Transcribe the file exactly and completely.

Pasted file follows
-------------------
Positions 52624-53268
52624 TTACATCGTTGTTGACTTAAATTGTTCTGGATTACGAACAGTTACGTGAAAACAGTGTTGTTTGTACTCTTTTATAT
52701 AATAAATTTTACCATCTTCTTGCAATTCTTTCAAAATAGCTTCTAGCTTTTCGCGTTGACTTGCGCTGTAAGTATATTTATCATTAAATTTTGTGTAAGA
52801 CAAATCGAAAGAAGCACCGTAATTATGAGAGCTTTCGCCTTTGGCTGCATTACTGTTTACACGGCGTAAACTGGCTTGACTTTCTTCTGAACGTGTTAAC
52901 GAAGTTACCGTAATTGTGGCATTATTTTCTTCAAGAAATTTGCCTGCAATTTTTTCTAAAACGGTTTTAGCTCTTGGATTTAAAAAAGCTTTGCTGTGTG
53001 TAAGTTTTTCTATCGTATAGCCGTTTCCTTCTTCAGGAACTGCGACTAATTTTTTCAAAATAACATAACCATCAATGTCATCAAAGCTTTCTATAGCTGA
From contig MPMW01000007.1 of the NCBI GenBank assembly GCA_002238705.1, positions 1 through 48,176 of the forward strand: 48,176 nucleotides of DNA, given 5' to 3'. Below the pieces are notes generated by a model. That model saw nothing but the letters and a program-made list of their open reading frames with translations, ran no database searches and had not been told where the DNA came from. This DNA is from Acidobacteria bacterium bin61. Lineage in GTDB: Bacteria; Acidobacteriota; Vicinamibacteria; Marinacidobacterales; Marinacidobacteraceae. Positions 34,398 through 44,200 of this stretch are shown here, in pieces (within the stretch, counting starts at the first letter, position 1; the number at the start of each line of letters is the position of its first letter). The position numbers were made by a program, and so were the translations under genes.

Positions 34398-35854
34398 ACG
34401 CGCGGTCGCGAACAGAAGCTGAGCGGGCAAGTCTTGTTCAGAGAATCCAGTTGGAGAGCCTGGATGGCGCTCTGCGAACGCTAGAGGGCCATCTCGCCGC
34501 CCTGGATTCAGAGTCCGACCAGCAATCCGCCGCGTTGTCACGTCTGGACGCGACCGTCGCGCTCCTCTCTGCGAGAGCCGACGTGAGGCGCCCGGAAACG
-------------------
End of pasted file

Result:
Positions 52624-53268
52624 TTACATCGTTGTTGACTTAAATTGTTCTGGATTACGAACAGTTACGTGAAAACAGTGTTGTTTGTACTCTTTTATAT
52701 AATAAATTTTACCATCTTCTTGCAATTCTTTCAAAATAGCTTCTAGCTTTTCGCGTTGACTTGCGCTGTAAGTATATTTATCATTAAATTTTGTGTAAGA
52801 CAAATCGAAAGAAGCACCGTAATTATGAGAGCTTTCGCCTTTGGCTGCATTACTGTTTACACGGCGTAAACTGGCTTGACTTTCTTCTGAACGTGTTAAC
52901 GAAGTTACCGTAATTGTGGCATTATTTTCTTCAAGAAATTTGCCTGCAATTTTTTCTAAAACGGTTTTAGCTCTTGGATTTAAAAAAGCTTTGCTGTGTG
53001 TAAGTTTTTCTATCGTATAGCCGTTTCCTTCTTCAGGAACTGCGACTAATTTTTTCAAAATAACATAACCATCAATGTCATCAAAGCTTTCTATAGCTGA
From contig MPMW01000007.1 of the NCBI GenBank assembly GCA_002238705.1, positions 1 through 48,176 of the forward strand: 48,176 nucleotides of DNA, given 5' to 3'. Below the pieces are notes generated by a model. That model saw nothing but the letters and a program-made list of their open reading frames with translations, ran no database searches and had not been told where the DNA came from. This DNA is from Acidobacteria bacterium bin61. Lineage in GTDB: Bacteria; Acidobacteriota; Vicinamibacteria; Marinacidobacterales; Marinacidobacteraceae. Positions 34,398 through 44,200 of this stretch are shown here, in pieces (within the stretch, counting starts at the first letter, position 1; the number at the start of each line of letters is the position of its first letter). The position numbers were made by a program, and so were the translations under genes.

Positions 34398-35854
34398 ACG
34401 CGCGGTCGCGAACAGAAGCTGAGCGGGCAAGTCTTGTTCAGAGAATCCAGTTGGAGAGCCTGGATGGCGCTCTGCGAACGCTAGAGGGCCATCTCGCCGC
34501 CCTGGATTCAGAGTCCGACCAGCAATCCGCCGCGTTGTCACGTCTGGACGCGACCGTCGCGCTCCTCTCTGCGAGAGCCGACGTGAGGCGCCCGGAAACG